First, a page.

3. After investigation the police submitted a report against Bhagwana for his trial under Section 302 and 323 IPC. Bhagwana Ram was committed to the court of Sessions in due course.

4. The learned Sessions Judge tried Bhagwana Ram on a charge of murder and causing hurt punishable under Sections 302 and 323 IPC respectively. The accused denied the charges framed against him and claimed to be tried.

5. During the trial, the prosecution examined among others, P.W. Matu Ram, Keshoram, Agraram, Kishan, Dr. H.K. Gupta & A.S.I. Govind Sahai.

6. On a consideration of the evidence produced before him, the learned Sessions Judge came to the conclusion that Bhagwana had inflicted the 'Moosal' blow on the head of his father Malaram without an intention to cause his death or causing such bodily injury as was likely to cause death. He, therefore, found him guilty under Section 304 Part II IPC in respect of death of Malaram and convicted him there under and sentenced him to five years rigorous imprisonment and a fine of Rs. 1000/- or in default further rigorous imprisonment for six months. He also found the accused guilty of causing hurt to PW Maturam, convicted him under Section 323 IPC and sentenced him to rigorous imprisonment for two months. As already stated the two sentences were ordered to run concurrently.

7. Bhagwana, as already stored, has submitted a petition of appeal through the jail authorities. Since he was unrepresented, Shri Ranvir Singh Advocate was appointed Amicus Curiae to prosecute this appeal on his behalf. It may also be mentioned here that there is no cross-appeal from the side of the State for enhancement of the sentence.

8. After hearing both sides, I am of opinion that the charge under Section 302 IPC framed against the petitioner appellant had been fully brought home to him on the strength of evidence of, among others, PWs Maturam, Keshoram, Agraram, Kishan, and Dr H.K. Gupta. It is not disputed this Malaram died as a result of the head injury inflicted to him by petitioner appellant with a 'Moosal' PWs Maturam, Keshoram Agruram & Kishan, the eye witnesses of the occurrence, have stated with one voice that the petitioner appellant attacked Malaram deceased with a 'Moosal' in their presence and that he inflicted the fatal blow on the head of the deceased with tint very weapon. It will be seen from their statements that they had earlier interceded and saved Malaram from being belaboured by the petitioner in the latter's house After rescuing Malaram from his aggression in his house, these witnesses, along with Malaram, were on their way back when he picked up a 'Moosal' from his house, followed them and struck the fatal blow on the head of Malaram deceased. In the circumstances, it cannot be seriously questioned that Bhagwana definitely intended to inflict a blow to his father which he did inflict with the heavy weapon, which he had picked up from his own house after his father and others had just left there. The conclusion is therefore inescapable that Bhagwana caused the death of his father Malaram by intentionally causing such bodily injury to him which was sufficient in the ordinary course of nature to cause death. There is clear evidence on the print that the injury was sufficient in the ordinary course of the nature to cause death. Dr. H.K. Gupta has testified that the cause of death of Malaram was hemorrhage due to the head injury & the said injury was sufficient in the ordinary course of nature to cause death.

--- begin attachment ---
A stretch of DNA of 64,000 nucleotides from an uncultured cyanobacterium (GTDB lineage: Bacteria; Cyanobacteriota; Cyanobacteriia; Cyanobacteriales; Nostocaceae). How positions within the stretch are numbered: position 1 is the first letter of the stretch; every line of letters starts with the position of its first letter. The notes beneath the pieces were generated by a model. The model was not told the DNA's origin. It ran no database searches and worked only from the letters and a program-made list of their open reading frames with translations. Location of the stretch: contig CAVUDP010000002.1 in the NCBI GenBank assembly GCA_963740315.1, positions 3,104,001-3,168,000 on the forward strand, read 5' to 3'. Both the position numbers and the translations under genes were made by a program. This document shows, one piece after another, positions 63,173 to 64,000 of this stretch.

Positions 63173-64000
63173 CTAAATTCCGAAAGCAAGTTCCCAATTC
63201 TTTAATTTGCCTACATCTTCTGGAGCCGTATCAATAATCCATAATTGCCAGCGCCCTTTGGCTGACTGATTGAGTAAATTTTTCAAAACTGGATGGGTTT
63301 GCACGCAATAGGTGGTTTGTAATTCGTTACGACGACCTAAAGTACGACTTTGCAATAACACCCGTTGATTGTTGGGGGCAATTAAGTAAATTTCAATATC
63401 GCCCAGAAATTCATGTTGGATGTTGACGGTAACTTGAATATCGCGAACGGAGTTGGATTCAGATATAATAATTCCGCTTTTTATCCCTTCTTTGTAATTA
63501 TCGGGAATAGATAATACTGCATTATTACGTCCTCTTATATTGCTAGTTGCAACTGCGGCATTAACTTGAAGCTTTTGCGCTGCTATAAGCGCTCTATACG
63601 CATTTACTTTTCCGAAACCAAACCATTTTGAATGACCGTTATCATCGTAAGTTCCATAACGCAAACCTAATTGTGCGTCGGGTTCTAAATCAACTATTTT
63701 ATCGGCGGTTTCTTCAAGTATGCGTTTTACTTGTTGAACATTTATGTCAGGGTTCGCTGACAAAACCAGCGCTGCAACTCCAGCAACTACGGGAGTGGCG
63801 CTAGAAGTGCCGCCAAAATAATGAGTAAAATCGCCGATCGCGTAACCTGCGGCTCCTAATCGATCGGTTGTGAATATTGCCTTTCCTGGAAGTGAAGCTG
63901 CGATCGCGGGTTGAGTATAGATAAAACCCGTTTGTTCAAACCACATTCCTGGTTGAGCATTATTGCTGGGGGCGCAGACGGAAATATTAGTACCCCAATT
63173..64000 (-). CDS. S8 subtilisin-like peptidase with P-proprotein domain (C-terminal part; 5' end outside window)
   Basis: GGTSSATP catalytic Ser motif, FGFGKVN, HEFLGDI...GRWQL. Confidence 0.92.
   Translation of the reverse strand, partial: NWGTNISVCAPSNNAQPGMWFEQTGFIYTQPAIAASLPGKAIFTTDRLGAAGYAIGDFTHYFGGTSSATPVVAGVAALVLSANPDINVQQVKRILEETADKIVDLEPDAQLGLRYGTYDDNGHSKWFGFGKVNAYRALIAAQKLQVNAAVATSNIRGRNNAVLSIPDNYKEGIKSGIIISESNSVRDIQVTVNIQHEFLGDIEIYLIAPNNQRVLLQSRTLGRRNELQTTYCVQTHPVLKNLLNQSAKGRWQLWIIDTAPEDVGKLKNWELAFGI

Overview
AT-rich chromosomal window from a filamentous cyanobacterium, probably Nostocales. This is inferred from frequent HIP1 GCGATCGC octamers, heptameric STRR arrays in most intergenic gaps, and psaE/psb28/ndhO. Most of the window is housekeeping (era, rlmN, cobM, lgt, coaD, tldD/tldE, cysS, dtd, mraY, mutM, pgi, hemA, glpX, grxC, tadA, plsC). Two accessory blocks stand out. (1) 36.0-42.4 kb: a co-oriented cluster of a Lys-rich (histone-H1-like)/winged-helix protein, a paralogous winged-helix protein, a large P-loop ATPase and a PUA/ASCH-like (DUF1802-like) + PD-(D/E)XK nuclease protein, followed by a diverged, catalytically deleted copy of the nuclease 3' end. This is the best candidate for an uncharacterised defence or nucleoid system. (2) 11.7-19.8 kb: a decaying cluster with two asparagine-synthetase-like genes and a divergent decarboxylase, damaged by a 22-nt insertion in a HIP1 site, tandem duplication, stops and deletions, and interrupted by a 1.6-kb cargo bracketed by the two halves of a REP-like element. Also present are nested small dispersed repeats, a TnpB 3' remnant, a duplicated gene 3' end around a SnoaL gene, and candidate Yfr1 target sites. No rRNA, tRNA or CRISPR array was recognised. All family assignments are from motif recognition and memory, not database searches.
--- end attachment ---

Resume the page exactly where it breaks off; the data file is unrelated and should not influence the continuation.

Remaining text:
9. The weapon of offence i.e. 'Moosal' Ex. A. 1, was recovered during the course of investigation in consequence of the information supplied by accused Bhagwana This weapon was produced in court during the trail. The learned trial Judge before whom this 'Moosal' was produced has himself described it in his judgment as a very heavy weapon. It is then a matter of common knowledge that 'Moosal' is certainly a heavy weapon and that if a blow is struck on the head with such a weapon chances of survival of the victim are minimal.